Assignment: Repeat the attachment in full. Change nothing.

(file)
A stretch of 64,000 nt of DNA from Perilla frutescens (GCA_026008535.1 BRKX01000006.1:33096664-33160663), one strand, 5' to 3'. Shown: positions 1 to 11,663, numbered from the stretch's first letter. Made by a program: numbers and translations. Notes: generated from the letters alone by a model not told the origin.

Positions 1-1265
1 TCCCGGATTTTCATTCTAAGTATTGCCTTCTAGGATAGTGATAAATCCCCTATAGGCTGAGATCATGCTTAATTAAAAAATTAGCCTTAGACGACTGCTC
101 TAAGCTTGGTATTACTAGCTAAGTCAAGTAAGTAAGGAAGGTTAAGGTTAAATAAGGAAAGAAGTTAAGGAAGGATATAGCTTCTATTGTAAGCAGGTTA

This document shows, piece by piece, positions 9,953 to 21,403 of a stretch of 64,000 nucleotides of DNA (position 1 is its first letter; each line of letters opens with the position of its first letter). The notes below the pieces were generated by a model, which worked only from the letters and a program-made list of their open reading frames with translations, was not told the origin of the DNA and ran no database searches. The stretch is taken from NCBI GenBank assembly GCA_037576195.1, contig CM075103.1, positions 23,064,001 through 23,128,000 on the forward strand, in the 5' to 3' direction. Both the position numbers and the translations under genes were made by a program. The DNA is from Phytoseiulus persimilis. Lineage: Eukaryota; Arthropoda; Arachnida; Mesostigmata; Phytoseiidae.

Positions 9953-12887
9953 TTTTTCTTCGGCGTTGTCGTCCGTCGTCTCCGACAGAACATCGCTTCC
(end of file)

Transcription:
A stretch of 64,000 nt of DNA from Perilla frutescens (GCA_026008535.1 BRKX01000006.1:33096664-33160663), one strand, 5' to 3'. Shown: positions 1 to 11,663, numbered from the stretch's first letter. Made by a program: numbers and translations. Notes: generated from the letters alone by a model not told the origin.

Positions 1-1265
1 TCCCGGATTTTCATTCTAAGTATTGCCTTCTAGGATAGTGATAAATCCCCTATAGGCTGAGATCATGCTTAATTAAAAAATTAGCCTTAGACGACTGCTC
101 TAAGCTTGGTATTACTAGCTAAGTCAAGTAAGTAAGGAAGGTTAAGGTTAAATAAGGAAAGAAGTTAAGGAAGGATATAGCTTCTATTGTAAGCAGGTTA

This document shows, piece by piece, positions 9,953 to 21,403 of a stretch of 64,000 nucleotides of DNA (position 1 is its first letter; each line of letters opens with the position of its first letter). The notes below the pieces were generated by a model, which worked only from the letters and a program-made list of their open reading frames with translations, was not told the origin of the DNA and ran no database searches. The stretch is taken from NCBI GenBank assembly GCA_037576195.1, contig CM075103.1, positions 23,064,001 through 23,128,000 on the forward strand, in the 5' to 3' direction. Both the position numbers and the translations under genes were made by a program. The DNA is from Phytoseiulus persimilis. Lineage: Eukaryota; Arthropoda; Arachnida; Mesostigmata; Phytoseiidae.

Positions 9953-12887
9953 TTTTTCTTCGGCGTTGTCGTCCGTCGTCTCCGACAGAACATCGCTTCC